A grandmother and “pillar of the community” was killed when a 12-year-old boy she was fostering stole her car and ran over her outside her home, a court has heard.
Marcia Grant, 60, suffered catastrophic injuries as she and her husband tried to stop the boy taking their vehicle from the house in the Greenhill area of Sheffield.
A court heard the boy had never driven before and struggled to control the car when he reversed into Mrs Grant, knocking her down and reversing over her.
Prosecutors said there was no evidence he had intended to harm Mrs Grant and that his intention was just to drive away.
The boy, now 13, who cannot be named due to his age, was sentenced to two years in custody at Sheffield Crown Court on Wednesday.
He pleaded guilty to causing death by dangerous driving at a previous hearing. A charge of murder was dropped by prosecutors when they accepted the plea.
The boy also pleaded guilty to possession of a knife taken from Mrs Grant’s kitchen, which was found on him when he was arrested about an hour after the incident on April 5.
The court heard Mrs Grant had been a foster carer since 2016 and the defendant had been staying with her for several days at the time of her death.
Prosecutor Mark McKone KC said the boy “claimed to have been a gangster since aged nine” and had a number of disagreements with Mrs Grant’s husband Delroy, including one about him watching “inappropriate television”.
The court heard that on the night of Mrs Grant’s death the boy took car keys and a knife from the kitchen, crept out to the car and tried to drive it away.
Mr Grant told police his wife shouted “Someone’s taking the car”, but believed she did not initially realise it was the defendant.
Mrs Grant ran out to try to stop the thief and went to the back of the car before the defendant reversed the vehicle, knocking her over.
The court heard that when Mr Grant went to the back of the car he saw his wife on her back with her feet under the vehicle and “pleaded” with the boy to stop driving.
He smashed the car window and the boy got out and fled the scene, saying “Sorry, sorry,” Mr McKone said.
When he was arrested after trying to run away from police, he told a policewoman: “I’m going to f****** kill your family, you bitch, and I don’t give a f***.”
The boy asked officers “Is she dead?” before saying “It was an accident, I swear”, five minutes later.
A previous court hearing was told that the boy also said: “Looks like I got my first kill?”
In a prepared statement to police, the defendant said he was taking the car so he could drive to see his mother.
He said: “I had a good relationship with Marcia and Delroy; however, I always missed being with my family and wished to be with them.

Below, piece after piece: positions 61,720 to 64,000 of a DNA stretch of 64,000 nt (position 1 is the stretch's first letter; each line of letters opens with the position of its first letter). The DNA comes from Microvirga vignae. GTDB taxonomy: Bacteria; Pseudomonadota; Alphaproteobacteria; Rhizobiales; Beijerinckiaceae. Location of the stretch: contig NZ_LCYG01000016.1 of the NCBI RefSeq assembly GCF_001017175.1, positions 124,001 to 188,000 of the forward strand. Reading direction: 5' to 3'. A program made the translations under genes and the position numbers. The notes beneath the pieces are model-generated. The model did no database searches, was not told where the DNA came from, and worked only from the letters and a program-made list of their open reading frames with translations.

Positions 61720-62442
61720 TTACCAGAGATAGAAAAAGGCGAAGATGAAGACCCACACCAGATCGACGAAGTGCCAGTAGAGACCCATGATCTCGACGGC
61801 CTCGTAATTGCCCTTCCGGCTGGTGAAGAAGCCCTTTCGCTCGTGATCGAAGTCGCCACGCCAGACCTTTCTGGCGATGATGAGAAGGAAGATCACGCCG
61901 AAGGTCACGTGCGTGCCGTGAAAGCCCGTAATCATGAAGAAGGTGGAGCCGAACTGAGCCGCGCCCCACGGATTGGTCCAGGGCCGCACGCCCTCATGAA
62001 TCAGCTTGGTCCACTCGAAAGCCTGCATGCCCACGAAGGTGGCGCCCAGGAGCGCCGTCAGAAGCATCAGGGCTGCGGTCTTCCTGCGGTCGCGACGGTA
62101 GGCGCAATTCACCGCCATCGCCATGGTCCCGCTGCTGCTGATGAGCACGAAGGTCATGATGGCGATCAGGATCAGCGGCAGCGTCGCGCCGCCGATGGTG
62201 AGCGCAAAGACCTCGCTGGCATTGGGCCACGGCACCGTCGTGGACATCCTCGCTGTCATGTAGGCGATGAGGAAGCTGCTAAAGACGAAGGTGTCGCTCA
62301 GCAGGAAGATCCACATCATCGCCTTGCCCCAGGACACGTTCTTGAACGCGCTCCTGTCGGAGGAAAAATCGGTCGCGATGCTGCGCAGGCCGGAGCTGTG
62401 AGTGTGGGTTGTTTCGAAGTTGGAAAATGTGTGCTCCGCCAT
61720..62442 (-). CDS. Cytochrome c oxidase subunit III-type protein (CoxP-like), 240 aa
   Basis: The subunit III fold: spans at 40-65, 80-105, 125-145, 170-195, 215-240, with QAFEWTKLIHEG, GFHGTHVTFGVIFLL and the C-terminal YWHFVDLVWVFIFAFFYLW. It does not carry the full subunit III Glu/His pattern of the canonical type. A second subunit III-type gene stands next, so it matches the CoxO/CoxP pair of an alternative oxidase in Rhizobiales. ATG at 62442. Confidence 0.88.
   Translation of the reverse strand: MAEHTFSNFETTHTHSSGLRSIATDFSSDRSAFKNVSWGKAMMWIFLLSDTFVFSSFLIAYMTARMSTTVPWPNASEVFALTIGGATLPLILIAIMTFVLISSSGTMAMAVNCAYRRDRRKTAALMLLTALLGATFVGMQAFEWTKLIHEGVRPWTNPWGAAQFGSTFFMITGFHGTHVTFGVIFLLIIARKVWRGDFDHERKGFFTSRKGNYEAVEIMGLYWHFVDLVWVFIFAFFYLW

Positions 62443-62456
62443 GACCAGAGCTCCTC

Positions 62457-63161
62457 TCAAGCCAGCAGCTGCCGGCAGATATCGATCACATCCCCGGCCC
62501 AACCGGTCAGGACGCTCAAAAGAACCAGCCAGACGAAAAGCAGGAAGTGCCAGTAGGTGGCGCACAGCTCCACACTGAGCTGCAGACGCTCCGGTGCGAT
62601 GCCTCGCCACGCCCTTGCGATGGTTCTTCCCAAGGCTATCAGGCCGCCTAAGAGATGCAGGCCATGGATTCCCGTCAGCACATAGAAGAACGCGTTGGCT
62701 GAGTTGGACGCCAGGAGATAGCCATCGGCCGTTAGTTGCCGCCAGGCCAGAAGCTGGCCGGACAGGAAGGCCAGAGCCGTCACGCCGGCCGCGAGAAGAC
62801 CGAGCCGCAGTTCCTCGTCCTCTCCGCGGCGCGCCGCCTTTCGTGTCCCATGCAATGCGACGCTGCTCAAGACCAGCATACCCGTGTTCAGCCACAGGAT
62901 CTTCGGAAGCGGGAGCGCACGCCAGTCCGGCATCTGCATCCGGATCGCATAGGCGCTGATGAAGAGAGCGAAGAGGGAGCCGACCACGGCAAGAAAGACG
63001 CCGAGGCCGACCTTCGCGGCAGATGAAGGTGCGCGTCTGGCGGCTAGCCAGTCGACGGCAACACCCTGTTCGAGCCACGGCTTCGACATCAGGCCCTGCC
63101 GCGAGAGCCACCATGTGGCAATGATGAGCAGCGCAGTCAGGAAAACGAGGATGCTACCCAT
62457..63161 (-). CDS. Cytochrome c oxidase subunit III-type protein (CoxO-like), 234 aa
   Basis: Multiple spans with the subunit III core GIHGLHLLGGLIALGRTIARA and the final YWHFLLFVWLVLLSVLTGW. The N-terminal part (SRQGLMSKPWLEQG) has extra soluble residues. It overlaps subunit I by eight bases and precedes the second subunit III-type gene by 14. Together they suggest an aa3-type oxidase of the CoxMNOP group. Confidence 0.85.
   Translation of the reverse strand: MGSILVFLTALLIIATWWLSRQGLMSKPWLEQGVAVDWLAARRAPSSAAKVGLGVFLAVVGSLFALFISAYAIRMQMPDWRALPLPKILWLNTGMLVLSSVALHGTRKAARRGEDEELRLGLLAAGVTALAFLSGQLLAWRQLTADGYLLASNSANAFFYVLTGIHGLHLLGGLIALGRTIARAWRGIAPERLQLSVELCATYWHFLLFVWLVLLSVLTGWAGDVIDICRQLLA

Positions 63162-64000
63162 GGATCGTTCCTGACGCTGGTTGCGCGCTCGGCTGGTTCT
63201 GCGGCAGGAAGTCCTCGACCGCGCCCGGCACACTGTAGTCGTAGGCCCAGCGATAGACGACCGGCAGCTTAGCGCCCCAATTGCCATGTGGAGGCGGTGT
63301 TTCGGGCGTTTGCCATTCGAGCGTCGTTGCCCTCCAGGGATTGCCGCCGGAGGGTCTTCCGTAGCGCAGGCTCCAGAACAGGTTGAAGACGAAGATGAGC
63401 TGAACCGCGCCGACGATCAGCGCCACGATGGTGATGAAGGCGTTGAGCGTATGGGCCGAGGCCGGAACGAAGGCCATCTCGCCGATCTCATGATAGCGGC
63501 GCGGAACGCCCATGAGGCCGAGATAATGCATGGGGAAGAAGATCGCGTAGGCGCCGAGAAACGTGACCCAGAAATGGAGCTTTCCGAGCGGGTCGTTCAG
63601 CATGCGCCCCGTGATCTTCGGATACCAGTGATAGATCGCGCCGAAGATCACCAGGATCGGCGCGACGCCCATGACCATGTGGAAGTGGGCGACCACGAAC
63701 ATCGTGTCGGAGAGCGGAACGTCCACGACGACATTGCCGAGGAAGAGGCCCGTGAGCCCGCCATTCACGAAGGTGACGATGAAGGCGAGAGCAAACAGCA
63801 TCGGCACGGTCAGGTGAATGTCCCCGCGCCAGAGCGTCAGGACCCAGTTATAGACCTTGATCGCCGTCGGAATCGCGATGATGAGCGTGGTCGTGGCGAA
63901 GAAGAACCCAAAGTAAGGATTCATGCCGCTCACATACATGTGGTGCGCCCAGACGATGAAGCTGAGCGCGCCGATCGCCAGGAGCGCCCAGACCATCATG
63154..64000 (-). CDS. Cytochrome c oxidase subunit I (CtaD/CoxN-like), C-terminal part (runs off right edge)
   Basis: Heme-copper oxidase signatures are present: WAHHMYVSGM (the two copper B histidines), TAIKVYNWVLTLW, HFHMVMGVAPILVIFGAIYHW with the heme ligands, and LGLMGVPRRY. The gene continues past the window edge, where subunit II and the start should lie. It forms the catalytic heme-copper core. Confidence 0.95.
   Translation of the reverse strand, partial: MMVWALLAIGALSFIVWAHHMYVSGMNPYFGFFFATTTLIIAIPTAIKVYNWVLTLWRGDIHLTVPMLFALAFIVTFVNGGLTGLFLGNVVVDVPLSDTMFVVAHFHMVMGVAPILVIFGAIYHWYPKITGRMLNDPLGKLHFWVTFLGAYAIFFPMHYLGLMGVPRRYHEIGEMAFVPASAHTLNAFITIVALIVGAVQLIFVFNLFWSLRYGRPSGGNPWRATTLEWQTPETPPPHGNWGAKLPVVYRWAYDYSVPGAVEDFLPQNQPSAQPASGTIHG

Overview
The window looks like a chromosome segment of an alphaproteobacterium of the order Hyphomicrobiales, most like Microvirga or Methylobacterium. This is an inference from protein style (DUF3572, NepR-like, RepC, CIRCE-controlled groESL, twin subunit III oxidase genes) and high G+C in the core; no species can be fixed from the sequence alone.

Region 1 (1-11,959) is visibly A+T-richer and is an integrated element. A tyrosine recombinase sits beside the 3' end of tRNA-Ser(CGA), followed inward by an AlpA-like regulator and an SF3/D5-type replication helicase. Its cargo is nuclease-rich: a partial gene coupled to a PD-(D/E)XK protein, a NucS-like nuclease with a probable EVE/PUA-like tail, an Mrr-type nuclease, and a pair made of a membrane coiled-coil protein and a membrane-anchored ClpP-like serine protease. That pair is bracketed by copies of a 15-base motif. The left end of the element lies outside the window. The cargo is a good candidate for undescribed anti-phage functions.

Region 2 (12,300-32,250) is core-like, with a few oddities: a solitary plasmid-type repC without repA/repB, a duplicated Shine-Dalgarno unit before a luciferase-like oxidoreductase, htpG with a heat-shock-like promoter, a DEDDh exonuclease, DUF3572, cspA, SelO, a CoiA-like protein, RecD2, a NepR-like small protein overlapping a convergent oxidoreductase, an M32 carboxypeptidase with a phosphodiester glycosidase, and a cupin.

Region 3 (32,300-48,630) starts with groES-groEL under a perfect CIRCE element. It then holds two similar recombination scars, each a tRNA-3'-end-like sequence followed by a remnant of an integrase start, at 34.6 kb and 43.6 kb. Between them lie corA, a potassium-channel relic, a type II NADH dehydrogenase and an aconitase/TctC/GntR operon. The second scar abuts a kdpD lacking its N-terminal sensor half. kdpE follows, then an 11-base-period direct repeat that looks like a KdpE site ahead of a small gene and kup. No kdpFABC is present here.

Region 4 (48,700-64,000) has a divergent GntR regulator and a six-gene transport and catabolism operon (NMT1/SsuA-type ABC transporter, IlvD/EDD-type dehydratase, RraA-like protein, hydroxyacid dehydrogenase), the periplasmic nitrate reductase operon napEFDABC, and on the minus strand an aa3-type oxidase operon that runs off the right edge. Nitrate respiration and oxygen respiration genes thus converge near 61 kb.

“When I returned to Marcia’s home having left I decided I needed to be with my mother.
“I was worried if I travelled alone I could be attacked so I took a knife from the kitchen for my own protection.
“I remember starting the engine, putting the gear into reverse. I have never driven a car before and so struggled to do so.
“I remember seeing Marcia rush out then Delroy after. Delroy was on my right side shouting and hitting the car window.
“I was in a state of panic, I didn’t know Marcia was behind the car. I never intended to hit her or cause her any harm. I’m very sorry for what has happened.”
Mrs Grant’s daughter, Gemma Grant, said her mother “wanted to pull the world into a hug, lend a hand and raise the spirits of anyone facing adversity”.
Reading her victim impact statement to the court, Ms Grant said: “It floors me that the boy that killed her was greeted by a massive hug, given lots of assurance and her trademark warmth.
“We will never forgive him and will carry this trauma with us always.”
Mrs Grant’s son, Shaun Grant, said she was “killed by someone whom she had taken into her home not once, but twice”.
He told the court: “I have had my best friend ripped away from me with no chance to say goodbye, qith no chance to tell her how amazing she was as a mum, wife and foster carer.”
The defendant stared forward or looked down as the statements were being read and showed no visible emotion. He sat quietly in a glass-fronted dock throughout the hearing, wearing a black suit with a white shirt and black tie.
Richard Wright KC, mitigating, said the boy had had “an extremely challenging childhood” and was “thriving” in youth detention.
The judge, Mrs Justice May, told the boy: “You made a bad choice. You knew that taking her car was wrong. You knew that taking her kitchen knife was wrong.”
She said: “The offence you committed was serious but it was not murder,” adding that it was a “very bad accident”.
The defendant has also been banned from driving for six years and is required to take an extended driving test at the end of the disqualification.
Speaking after the sentencing, Detective Chief Inspector Andrea Bowell, of South Yorkshire Police, said: “Since Marcia’s death our thoughts have been with her family and friends after she was taken from them in the most difficult of circumstances.
“Marcia was a wife, mother, grandmother, sister, friend and a pillar of her community. Her death has had a profound effect on everyone who loved her.”